A year ago, the remains of Liu Xiaobo were scattered in the Yellow Sea. Over the decades, many gallant Chinese have spoken up for individual rights and government accountability, but Liu stood out for his systematic critique of China’s government, as well as his moderation and advocacy of nonviolent protest. It is no wonder that he was awarded the 2010 Nobel Peace Prize, or that his death was an enormous loss for China’s ziyoupai, or “freedom faction.”
The sense of helplessness among Liu’s supporters was compounded by the grotesque series of events that led up to his death from liver cancer. The authorities had constantly assured the world that he was being treated fairly. Yet he was only transferred to a guarded hospital ward a month before he died—presumably to avoid the charge that the regime had allowed a Nobel Peace Prize winner to die in prison. Foreign doctors were brought in, but only in his last few days. The government released strangely voyeuristic videos and photos showing his painfully distraught wife, the artist Liu Xia, at his bedside. After Liu died, his estranged brother, who years earlier had allied himself with the Communist Party, was shown thanking the party and saying that everything possible had been done.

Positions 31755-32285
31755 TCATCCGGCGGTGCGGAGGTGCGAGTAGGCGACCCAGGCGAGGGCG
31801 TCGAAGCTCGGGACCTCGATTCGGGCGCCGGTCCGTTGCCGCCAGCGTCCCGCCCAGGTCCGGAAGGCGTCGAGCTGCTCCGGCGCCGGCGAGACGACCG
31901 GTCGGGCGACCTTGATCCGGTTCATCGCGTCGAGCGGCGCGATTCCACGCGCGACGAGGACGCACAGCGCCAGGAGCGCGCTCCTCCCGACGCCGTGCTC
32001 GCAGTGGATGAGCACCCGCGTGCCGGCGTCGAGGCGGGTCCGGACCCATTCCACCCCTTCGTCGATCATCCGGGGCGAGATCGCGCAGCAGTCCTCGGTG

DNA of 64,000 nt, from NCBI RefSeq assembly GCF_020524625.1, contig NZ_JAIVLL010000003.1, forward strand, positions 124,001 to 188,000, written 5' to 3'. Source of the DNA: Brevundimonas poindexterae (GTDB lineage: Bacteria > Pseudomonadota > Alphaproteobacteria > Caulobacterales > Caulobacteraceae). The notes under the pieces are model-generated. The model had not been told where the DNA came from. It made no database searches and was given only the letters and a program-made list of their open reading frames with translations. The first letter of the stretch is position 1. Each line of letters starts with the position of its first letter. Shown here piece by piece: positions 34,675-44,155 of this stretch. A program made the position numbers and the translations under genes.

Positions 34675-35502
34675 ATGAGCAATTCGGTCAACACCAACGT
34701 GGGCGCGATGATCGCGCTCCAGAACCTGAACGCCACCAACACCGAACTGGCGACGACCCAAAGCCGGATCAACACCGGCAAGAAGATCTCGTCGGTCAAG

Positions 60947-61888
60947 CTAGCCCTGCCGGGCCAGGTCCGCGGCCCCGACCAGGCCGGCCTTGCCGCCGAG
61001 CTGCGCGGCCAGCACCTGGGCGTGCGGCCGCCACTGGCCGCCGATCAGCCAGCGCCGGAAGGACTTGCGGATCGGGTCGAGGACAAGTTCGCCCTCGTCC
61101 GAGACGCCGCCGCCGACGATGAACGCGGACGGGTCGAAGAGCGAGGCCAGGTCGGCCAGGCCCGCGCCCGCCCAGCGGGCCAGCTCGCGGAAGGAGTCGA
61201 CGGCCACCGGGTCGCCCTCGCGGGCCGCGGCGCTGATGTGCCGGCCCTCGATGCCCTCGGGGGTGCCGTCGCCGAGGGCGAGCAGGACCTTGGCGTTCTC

Most of this was for foreign consumption. Domestically, the flow of information was more controlled. Liu’s prison issued a few terse statements on his illness, care, and death, but his thoughts and writings are impossible to find through any normal channel. A year later, despite the release in July of Liu Xia to Germany, one can argue that Liu is a nonperson in China—of interest only to a few thousand dissidents. One might imagine that when they die, he too will die in the public memory, commemorated only by foreign human rights groups and studied by academics interested in turn-of-the-century Chinese thought and politics.
And yet memory can be miraculously persistent. This is a major theme in Blood Letters, an important new biography of Lin Zhao, the journalist who was executed fifty years ago this spring for criticizing the Communist Party’s misrule in the 1950s and 1960s. After years of imprisonment, torture, and mental deterioration, she was hauled out of the prison hospital where she had shriveled to seventy pounds, taken to a thousand-seat prison auditorium in her hospital gown, gagged with a rubber ball, sentenced to death, and shot. Her mother learned the news from a messenger; a few days later, law enforcement demanded from her five cents to cover the cost of the bullet.
Sustained by her Christian faith, Lin wrote hundreds of thousands of words in prison, but all were confiscated and locked away. Yet her writings somehow survived and slowly spread, despite censorship. Today she is counted as one of the most…
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